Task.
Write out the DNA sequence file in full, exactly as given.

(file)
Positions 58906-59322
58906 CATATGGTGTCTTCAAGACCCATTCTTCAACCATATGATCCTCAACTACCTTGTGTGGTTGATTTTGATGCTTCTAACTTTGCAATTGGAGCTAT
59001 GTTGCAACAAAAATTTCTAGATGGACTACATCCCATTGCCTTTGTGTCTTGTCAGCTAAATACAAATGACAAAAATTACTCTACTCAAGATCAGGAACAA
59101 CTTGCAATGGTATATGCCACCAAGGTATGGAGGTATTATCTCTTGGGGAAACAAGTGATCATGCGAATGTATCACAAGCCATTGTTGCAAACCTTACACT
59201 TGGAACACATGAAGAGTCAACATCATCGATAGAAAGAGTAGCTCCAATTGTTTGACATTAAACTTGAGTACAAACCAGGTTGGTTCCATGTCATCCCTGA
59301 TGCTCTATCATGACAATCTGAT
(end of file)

Positions 58906-59322
58906 CATATGGTGTCTTCAAGACCCATTCTTCAACCATATGATCCTCAACTACCTTGTGTGGTTGATTTTGATGCTTCTAACTTTGCAATTGGAGCTAT
59001 GTTGCAACAAAAATTTCTAGATGGACTACATCCCATTGCCTTTGTGTCTTGTCAGCTAAATACAAATGACAAAAATTACTCTACTCAAGATCAGGAACAA
59101 CTTGCAATGGTATATGCCACCAAGGTATGGAGGTATTATCTCTTGGGGAAACAAGTGATCATGCGAATGTATCACAAGCCATTGTTGCAAACCTTACACT
59201 TGGAACACATGAAGAGTCAACATCATCGATAGAAAGAGTAGCTCCAATTGTTTGACATTAAACTTGAGTACAAACCAGGTTGGTTCCATGTCATCCCTGA
59301 TGCTCTATCATGACAATCTGAT